Simpson Desert - 2013 - No more camp fires

Submitted: Friday, Sep 14, 2012 at 10:37
ThreadID: 98011 Views:4057 Replies:4 FollowUps:12
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I received this in our Desert Parks Pass handout. No collection of wood this year and no fires for 2013.

I gather that this is a result of so many visitors ripping down trees and if it was also banned in the past collecting wood inside the park. And don't forget those who couldn't be bothered making sure their fire was both safe and extinguished FULLY before driving off.

Simple selfish actions that have stuffed a good thing.

Yes. I am more than cheesed off.

At least we had a good time. And before you accuse us of collecting wood in the desert note the white bags of timber from Bunnings on the front of the roof rack that were carried from home.


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Reply By: Jack - Friday, Sep 14, 2012 at 11:34

Friday, Sep 14, 2012 at 11:34
The fire ban only applies to Witjira National Park (Dalhousie / Mt Dare etc.) - Not the Simpson Desert Proper.
AnswerID: 494857

Follow Up By: Member - PJR (NSW) - Friday, Sep 14, 2012 at 11:50

Friday, Sep 14, 2012 at 11:50
Whoops. I am having a bad day. Jack is correct. But I wonder if it could "migrate" to the Simpson.

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Reply By: braggy - Friday, Sep 14, 2012 at 14:00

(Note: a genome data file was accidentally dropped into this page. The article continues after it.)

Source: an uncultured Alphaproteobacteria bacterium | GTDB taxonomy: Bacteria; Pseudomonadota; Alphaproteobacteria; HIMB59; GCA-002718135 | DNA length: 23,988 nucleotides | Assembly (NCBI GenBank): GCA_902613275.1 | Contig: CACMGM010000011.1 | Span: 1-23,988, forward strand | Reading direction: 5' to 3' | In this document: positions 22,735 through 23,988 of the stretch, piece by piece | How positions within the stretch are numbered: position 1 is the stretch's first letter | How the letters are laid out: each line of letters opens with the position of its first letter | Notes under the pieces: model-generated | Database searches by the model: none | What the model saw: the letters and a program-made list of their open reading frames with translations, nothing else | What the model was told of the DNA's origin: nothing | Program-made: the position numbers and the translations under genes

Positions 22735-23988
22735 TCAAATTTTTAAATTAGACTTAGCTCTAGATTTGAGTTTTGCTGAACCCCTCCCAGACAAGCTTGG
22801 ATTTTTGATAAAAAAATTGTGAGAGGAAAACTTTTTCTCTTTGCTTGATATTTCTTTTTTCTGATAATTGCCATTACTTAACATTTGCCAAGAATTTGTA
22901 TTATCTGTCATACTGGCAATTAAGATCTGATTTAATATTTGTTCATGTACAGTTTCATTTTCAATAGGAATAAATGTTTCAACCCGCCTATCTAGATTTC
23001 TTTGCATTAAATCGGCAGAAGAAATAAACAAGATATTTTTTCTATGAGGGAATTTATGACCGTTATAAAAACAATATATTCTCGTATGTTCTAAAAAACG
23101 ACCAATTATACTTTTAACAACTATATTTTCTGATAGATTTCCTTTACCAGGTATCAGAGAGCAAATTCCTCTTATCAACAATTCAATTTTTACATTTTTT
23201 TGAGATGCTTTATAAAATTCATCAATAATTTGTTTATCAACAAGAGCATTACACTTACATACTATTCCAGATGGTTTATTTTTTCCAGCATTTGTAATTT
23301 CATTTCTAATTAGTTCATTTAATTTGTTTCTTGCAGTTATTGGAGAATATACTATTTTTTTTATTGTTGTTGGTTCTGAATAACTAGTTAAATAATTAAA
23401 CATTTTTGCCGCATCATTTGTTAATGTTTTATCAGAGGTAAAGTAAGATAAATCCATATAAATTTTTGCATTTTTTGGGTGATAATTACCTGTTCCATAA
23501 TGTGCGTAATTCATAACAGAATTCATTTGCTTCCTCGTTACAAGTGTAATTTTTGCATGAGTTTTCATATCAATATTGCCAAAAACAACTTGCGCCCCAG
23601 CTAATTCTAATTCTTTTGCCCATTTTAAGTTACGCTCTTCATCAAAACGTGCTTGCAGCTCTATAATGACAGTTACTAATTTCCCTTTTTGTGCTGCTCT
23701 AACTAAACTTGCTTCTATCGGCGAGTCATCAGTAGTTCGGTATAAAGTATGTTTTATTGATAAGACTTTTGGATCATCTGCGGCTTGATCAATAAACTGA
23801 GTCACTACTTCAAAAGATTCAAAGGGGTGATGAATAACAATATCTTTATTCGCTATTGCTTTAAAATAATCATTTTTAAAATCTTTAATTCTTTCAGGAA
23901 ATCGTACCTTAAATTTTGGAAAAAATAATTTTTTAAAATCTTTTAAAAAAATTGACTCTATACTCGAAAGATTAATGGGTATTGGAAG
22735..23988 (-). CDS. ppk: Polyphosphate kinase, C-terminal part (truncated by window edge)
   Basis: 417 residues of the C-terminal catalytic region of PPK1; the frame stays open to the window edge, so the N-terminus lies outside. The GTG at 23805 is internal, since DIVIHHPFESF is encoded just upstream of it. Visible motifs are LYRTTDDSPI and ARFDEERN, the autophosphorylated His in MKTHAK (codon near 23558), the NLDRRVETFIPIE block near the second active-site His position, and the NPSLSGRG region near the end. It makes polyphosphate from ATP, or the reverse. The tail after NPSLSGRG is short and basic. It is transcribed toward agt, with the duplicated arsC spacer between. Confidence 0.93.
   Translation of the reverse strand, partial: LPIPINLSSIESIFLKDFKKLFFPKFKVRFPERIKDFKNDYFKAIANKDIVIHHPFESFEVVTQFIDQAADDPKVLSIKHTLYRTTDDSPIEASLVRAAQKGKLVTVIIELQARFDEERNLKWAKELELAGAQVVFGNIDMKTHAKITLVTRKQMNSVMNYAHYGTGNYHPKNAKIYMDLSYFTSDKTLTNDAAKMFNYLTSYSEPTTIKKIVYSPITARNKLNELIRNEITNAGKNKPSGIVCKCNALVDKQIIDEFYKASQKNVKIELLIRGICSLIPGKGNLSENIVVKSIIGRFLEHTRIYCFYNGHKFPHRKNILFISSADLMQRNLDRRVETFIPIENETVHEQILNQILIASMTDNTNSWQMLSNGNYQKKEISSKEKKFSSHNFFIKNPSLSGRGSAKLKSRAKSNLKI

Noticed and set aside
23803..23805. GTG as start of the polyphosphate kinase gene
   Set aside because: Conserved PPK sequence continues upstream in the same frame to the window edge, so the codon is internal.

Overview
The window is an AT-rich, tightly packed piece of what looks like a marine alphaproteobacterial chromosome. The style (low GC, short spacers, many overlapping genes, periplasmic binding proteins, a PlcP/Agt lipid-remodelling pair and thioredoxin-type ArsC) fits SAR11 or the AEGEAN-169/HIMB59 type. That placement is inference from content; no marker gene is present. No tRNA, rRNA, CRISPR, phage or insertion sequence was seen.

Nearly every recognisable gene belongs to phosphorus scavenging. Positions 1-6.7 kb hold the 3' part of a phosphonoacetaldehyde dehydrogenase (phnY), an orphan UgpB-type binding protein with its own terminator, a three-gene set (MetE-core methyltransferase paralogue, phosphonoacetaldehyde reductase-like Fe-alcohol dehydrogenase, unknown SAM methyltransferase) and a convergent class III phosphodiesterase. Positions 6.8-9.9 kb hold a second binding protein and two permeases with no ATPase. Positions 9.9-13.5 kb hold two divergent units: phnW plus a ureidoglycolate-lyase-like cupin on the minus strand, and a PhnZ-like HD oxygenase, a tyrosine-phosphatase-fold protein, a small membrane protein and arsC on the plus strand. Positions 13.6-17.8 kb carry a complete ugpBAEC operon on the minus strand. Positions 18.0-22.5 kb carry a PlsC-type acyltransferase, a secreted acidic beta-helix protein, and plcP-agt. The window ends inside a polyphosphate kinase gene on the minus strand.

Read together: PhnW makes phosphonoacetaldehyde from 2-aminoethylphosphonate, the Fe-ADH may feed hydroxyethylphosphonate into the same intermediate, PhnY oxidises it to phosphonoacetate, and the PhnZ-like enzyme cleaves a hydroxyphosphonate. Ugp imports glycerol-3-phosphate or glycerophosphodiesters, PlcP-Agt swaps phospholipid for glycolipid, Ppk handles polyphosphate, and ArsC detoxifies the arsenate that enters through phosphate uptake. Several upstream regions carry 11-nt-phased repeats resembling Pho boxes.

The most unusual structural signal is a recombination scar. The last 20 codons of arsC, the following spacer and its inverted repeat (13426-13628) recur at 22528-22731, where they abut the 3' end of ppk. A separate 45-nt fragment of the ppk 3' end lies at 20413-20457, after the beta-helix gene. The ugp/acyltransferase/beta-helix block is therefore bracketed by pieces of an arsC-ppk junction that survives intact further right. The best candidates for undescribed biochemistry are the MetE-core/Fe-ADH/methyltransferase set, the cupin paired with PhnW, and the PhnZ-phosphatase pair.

Friday, Sep 14, 2012 at 14:00
That maybe Bunnings wood on the roof,
but it does not look like it in the fire.

Just joking Ken
AnswerID: 494870

Follow Up By: Member - PJR (NSW) - Friday, Sep 14, 2012 at 14:13

Friday, Sep 14, 2012 at 14:13
We used some that was already half burnt in the same hole.

Try this one.

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Reply By: Member - Phil G (SA) - Friday, Sep 14, 2012 at 19:48

Friday, Sep 14, 2012 at 19:48
Don't let it worry you.
Simpson Desert is a tourist desert and the fire ban has been coming for a while - been too many people passing through for campfires to be sustainable. We rarely camp at Dalhousie or Purnie - prefer to spend most of our camping with the wonderful Gidgee firewood over the western half of the desert and our preference is to camp either side of Dahousie away from the madening crowds. We prefer a dip in the middle of the day anyway.

Passed through there last month and was surprised by how few travellers were out there - certainly a lot less than we usually see. This year has been a qiet year for tourists passing through the deserts.
AnswerID: 494903

Follow Up By: Member - Phil G (SA) - Friday, Sep 14, 2012 at 20:24

Friday, Sep 14, 2012 at 20:24
My sense of direction is haywire - I meant the Gidgee firewood over the eastern half!!!
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Follow Up By: Member - PJR (NSW) - Friday, Sep 14, 2012 at 20:34

Friday, Sep 14, 2012 at 20:34
It just bugs me for a while then I have a cuppa. Life's too short to worry about it.

We loved the lack of traffic. Saw only one car in the first two days.

Going back next year. And still taking the wood from hume. It is so much easier and a lot better to burn and get good coals for the roasted rack of lamb. Who said camping is roughing it.


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Follow Up By: Crackles - Saturday, Sep 15, 2012 at 19:10

Saturday, Sep 15, 2012 at 19:10
(Bunnings wood)"a lot better to burn and get good coals for the roasted rack of lamb"
Surely you jest PJ. Slow growing desert wood is unbeatable for the camp oven.
Cheers Craig................